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Omaha Beach


Josh500
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I'm currently listening to this, and I'm moved to tears. Up until now I've been mostly listening to HTTF when I put on the Saving Private Ryan album, but the first few minutes of OB is really amazing to say the least. I can't put it into words. So exhilarating, soothing, almost heavenly. I guess this is one of those pieces you have to listen to a couple of times before you really start appreciating it. Also, that clarinet solo somewhere halfway through (you know!) is fantastic. Another JW masterpiece... I guess I'll be listening to this for the next couple of days. (Or weeks.)

What are your thoughts on Omaha Beach???

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It's a nice cue that kinda wanders in the middle but doesn't bring me to tears. The scenes that go with the music are different story.

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I generally feel that the score to SPR (not the Hymn) is far to one-noted. Every track is more or less the same, one a little bit more melancholy, one a little bit more brooding, but after a while I just get horribly bored with it and turn it of.

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Well, that's the way I felt AT FIRST too, but after listening to it--I don't know--ten, fifteen times, I began to feel differently about it. This piece is actually more profound that you might think at first listen.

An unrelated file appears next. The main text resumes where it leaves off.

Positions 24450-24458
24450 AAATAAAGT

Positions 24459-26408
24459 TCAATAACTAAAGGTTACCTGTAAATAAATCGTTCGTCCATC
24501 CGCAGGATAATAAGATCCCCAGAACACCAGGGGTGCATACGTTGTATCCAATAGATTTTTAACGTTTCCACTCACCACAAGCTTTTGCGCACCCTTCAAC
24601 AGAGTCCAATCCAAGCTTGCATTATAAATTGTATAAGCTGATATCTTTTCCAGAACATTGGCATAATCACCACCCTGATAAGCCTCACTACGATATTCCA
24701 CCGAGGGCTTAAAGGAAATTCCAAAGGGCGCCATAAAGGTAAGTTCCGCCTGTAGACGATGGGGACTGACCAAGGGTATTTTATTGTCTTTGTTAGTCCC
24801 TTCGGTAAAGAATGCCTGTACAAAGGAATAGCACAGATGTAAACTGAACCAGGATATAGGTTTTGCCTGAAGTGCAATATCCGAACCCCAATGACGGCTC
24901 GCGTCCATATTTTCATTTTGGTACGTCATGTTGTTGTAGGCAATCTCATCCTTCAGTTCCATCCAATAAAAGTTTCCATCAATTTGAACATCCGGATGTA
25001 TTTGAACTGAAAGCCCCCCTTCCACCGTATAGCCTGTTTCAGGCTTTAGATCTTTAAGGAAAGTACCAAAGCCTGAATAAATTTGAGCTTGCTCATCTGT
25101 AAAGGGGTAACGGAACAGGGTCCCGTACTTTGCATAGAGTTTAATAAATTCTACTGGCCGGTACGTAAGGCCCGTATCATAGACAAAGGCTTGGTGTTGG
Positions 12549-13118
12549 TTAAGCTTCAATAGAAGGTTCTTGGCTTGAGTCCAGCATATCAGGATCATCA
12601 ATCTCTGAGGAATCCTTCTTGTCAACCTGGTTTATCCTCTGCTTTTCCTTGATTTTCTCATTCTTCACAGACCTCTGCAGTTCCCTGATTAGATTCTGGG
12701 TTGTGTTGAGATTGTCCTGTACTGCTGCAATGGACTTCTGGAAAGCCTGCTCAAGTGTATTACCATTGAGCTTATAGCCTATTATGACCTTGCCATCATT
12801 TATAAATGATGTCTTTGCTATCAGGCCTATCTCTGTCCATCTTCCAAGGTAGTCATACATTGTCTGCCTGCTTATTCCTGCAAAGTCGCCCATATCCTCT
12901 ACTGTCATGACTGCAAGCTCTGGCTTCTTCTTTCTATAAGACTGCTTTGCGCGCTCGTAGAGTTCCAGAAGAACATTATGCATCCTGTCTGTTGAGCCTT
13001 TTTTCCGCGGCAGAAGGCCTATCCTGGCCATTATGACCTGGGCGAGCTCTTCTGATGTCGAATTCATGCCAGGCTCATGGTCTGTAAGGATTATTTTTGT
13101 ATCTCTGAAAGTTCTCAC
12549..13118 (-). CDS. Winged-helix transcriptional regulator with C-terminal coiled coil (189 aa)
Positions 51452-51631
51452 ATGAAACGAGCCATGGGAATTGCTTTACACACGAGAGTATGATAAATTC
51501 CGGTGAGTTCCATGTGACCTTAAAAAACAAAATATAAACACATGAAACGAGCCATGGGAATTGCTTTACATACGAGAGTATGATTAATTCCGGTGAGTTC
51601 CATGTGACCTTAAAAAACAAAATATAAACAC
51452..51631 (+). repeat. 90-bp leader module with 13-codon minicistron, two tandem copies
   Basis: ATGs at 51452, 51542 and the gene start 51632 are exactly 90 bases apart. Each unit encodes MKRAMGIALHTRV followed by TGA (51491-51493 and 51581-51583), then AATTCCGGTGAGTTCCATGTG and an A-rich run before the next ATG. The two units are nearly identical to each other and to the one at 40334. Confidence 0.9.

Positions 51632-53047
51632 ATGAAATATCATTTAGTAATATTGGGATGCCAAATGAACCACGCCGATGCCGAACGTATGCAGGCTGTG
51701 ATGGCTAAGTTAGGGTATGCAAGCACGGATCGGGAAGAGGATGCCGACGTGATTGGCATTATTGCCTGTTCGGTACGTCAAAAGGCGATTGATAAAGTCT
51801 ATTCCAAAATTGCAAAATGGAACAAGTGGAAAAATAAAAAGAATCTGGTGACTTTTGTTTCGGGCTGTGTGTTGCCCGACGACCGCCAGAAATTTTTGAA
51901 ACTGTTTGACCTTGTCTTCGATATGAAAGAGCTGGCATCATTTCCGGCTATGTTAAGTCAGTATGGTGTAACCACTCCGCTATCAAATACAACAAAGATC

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It's a nice cue that kinda wanders in the middle but doesn't bring me to tears. The scenes that go with the music are different story.

True, combined with the film the music works.

This might be one instance were the score is saved by the film. :)

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SPR is a very polarizing score for the JWfandom. I think it's something that either affects you, or it doesn't, in terms of the album listing experience. Simple as that. For me, I didn't need repeat listens to get into the score. I understood it immediately, and felt compelled to keep listening. It's a haunting CD, and I believe the main theme is one of his most beautiful, and one of his best in general. It's slow, but continually moving up and down, and, more importantly, forward. There's a drive to the theme, despite it's simplicity, and I love it.